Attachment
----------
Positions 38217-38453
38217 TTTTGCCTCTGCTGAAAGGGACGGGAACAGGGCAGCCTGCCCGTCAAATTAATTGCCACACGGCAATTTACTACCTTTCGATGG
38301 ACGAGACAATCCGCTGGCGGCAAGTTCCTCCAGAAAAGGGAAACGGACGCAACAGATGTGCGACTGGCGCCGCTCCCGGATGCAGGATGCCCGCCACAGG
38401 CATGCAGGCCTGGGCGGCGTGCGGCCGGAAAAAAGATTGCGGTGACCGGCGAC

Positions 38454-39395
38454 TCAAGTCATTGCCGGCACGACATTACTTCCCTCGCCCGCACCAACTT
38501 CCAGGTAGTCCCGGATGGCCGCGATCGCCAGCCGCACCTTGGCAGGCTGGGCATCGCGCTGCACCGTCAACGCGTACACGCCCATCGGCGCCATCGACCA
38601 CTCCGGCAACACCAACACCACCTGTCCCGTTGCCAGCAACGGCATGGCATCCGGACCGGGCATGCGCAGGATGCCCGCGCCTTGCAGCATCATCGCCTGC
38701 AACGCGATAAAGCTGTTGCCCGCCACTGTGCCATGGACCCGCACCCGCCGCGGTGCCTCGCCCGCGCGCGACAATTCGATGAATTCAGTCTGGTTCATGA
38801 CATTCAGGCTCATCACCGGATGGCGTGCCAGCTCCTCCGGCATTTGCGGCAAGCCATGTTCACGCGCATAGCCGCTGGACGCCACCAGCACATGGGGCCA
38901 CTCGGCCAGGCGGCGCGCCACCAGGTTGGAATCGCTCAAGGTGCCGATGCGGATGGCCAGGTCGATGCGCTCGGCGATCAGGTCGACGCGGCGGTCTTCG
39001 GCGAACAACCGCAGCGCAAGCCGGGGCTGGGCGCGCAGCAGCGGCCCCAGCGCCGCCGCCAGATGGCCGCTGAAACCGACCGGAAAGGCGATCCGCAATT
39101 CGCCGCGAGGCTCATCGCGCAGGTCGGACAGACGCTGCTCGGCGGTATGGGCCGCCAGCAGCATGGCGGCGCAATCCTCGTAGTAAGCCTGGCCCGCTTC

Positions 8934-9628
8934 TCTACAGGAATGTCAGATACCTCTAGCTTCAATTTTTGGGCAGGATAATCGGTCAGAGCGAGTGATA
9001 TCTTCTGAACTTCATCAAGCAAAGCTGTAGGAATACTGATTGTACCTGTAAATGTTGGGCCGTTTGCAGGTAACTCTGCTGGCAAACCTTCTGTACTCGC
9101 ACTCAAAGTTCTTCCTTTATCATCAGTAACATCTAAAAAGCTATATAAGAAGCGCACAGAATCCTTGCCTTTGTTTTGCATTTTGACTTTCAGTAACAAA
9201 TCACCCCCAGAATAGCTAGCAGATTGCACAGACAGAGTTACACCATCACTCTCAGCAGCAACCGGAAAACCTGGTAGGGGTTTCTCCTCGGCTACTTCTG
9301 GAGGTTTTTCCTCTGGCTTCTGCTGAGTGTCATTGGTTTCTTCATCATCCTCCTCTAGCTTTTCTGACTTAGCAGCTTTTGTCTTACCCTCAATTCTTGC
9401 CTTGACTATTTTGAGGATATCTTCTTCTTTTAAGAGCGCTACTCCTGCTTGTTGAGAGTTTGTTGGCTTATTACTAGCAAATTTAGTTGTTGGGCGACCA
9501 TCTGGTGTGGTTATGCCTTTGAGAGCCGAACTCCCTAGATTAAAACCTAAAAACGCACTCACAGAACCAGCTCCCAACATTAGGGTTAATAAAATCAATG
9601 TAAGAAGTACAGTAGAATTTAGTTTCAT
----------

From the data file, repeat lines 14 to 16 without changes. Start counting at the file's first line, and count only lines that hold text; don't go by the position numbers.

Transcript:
Positions 8934-9628
8934 TCTACAGGAATGTCAGATACCTCTAGCTTCAATTTTTGGGCAGGATAATCGGTCAGAGCGAGTGATA
9001 TCTTCTGAACTTCATCAAGCAAAGCTGTAGGAATACTGATTGTACCTGTAAATGTTGGGCCGTTTGCAGGTAACTCTGCTGGCAAACCTTCTGTACTCGC